Very, very thorough. I liked Pfloem's secret affliction, and appreciated the detailed description of his home and defenses. I wouldn't intend for him to be a combat encounter, but it's always good to have this stuff in advance (since PCs have a tendency to escalate things quickly).
In particular, I can imagine the party rogue trying to infiltrate the Master's study and becoming infected with Kheliaa. Then the Master has a great bargaining chip to use with the party later. Besides retrieving interesting mushrooms for him, do you think there is anything that the party could be asked to do for Pfloem, in exchange for a cure or a way to stop the Kheliaa from spreading? Go to Comment
Oh ho! I wonder if you may have unintentionally stumbled upon a cure for zombification as well, SE. After all, normal leeches were used to "suck toxins" out of a person's bloodstream. Perhaps the proper application of deadleeches can halt or reverse the spread of the zombie virus within a host, if the person is still in possession of their mental faculties. And if it works for zombie-ism, why not vampirism or other undead diseases like mummy rot? A party's cleric would be wise to keep a few of these with him at all times.
A few questions:
1) These are leeches. Does their adaptation allow them to live on dry land, or will the zombie horde only encounter them while passing through swamps and the like?
2) How do they reproduce? Does it have something to do with the explosion at the end of their lifecycle?
3) Are there any special conditions for keeping them alive? How long can they go without eating? Go to Comment
I rather liked the world you set up in the beginning, and the implications later for the normal/paranormal matchmaking. Kinda had a muggle/non-muggle vibe to it, and it implies another coming paradigm shift within your setting. Perhaps Sigh inc. is opening the way for a specialized breeding program (or a possible eugenics phase, if you want to go darker).
The only point that confused me is that you specifically said that every human has the inner potential to use magic. Is "paranormal" just a word to describe someone who has gained some success harnessing this power, while "normal" is one who is having trouble? Go to Comment
What I wouldn't give for some artwork depicting these creatures! The names are a little confusing, but not horrible. It might help us to distinguish between them if you provided the literal English translations for each name (at least, that's how my brain works). Another possibility for expansion would be to give each of the Nine a special area of domain or responsibility -- something that we can use to further solidify their place in the world. Right now, they just sort of "exist", without doing or affecting much of anything. Go to Comment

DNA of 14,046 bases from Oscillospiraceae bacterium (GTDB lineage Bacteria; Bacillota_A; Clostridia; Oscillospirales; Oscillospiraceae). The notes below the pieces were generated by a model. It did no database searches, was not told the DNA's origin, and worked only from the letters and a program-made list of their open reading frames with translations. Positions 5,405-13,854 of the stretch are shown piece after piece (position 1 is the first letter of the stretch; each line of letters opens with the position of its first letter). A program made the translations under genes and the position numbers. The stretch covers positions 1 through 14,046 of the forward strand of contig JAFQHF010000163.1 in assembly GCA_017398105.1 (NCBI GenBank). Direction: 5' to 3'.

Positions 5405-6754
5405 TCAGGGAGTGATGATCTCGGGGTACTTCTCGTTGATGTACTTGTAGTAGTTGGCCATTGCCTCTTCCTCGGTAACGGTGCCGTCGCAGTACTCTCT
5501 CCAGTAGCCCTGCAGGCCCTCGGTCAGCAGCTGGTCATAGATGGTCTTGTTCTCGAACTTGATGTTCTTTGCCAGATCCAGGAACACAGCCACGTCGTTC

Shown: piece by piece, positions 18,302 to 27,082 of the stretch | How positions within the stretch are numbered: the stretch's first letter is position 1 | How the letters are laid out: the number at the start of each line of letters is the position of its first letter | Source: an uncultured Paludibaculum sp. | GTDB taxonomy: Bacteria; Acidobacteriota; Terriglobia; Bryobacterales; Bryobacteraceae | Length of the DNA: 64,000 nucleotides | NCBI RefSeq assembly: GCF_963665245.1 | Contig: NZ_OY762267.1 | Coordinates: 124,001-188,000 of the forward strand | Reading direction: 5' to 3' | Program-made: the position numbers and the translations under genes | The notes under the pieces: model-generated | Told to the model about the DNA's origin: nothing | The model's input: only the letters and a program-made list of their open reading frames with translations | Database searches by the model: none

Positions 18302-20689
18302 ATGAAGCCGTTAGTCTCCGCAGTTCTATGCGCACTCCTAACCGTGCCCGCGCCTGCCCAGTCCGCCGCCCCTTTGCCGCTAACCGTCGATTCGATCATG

Oh sure, I didn't mean to give them visible responsibilities -- just domains or areas of interest that they were known for. Like the pantheons in a lot of D&D-esque source books. Do people pray to these things? Are they featured in any stories? Just like Coyote is the patron god of mischief in many Native American religions, and Thor represented a warrior's strength, I see these creatures coming to represent ideas and concepts. Go to Comment
A very nice expansion of manfred's original idea. Some standouts are your cobblestone mushroom (fantasy land-mines that look like normal rocks!) and the Beardbane (a nice way to nudge the party into contacting the fungus growers -- the party got infected in the last dungeon). I may have to add to this sometime in the future. Go to Comment
I like that you've given us more than an NPC -- this is really a miniature tableau, with lots of little hooks to hang an adventure on. Valus sees himself as the protector of the people, but I wonder how the people view him in return. Would they support him if he made a serious bid for power? Also, where does the Longflower part of his name come from? Go to Comment
This was a lot of fun to read -- made me smile. The idea of a semi-sentient cook's helper in arachnid form was simply delightful. I especially liked the idea of the candy-cooking spiders, and I want one of these in my home. You did a wonderful job building on the other three submissions, too.
I don't immediately see how to use this (apart from a bit of setting flavor), but perhaps a food-related quest could come out of it. Wonder what happens if an assassin sneaks into the kitchen and tries to feed the Soup Spider a poisonous mushroom? Go to Comment
Totally a munchkin-esque item. I wonder if Capou actually intended the thing to be worn, or if he was just keeping it out in his backyard. Not quite sure how I would use this, but it was a fun read. Go to Comment
Fantastic seed idea! I really want to see more about these guys. They remind me of the Silverfish you find in Minecraft -- terrifying little creatures that live in stone and swarm out in packs once you break the rock open. I can imagine a party of adventurers, desperate to escape an underground cave system, being entirely too unwary of where they try to dig their way out . . . Go to Comment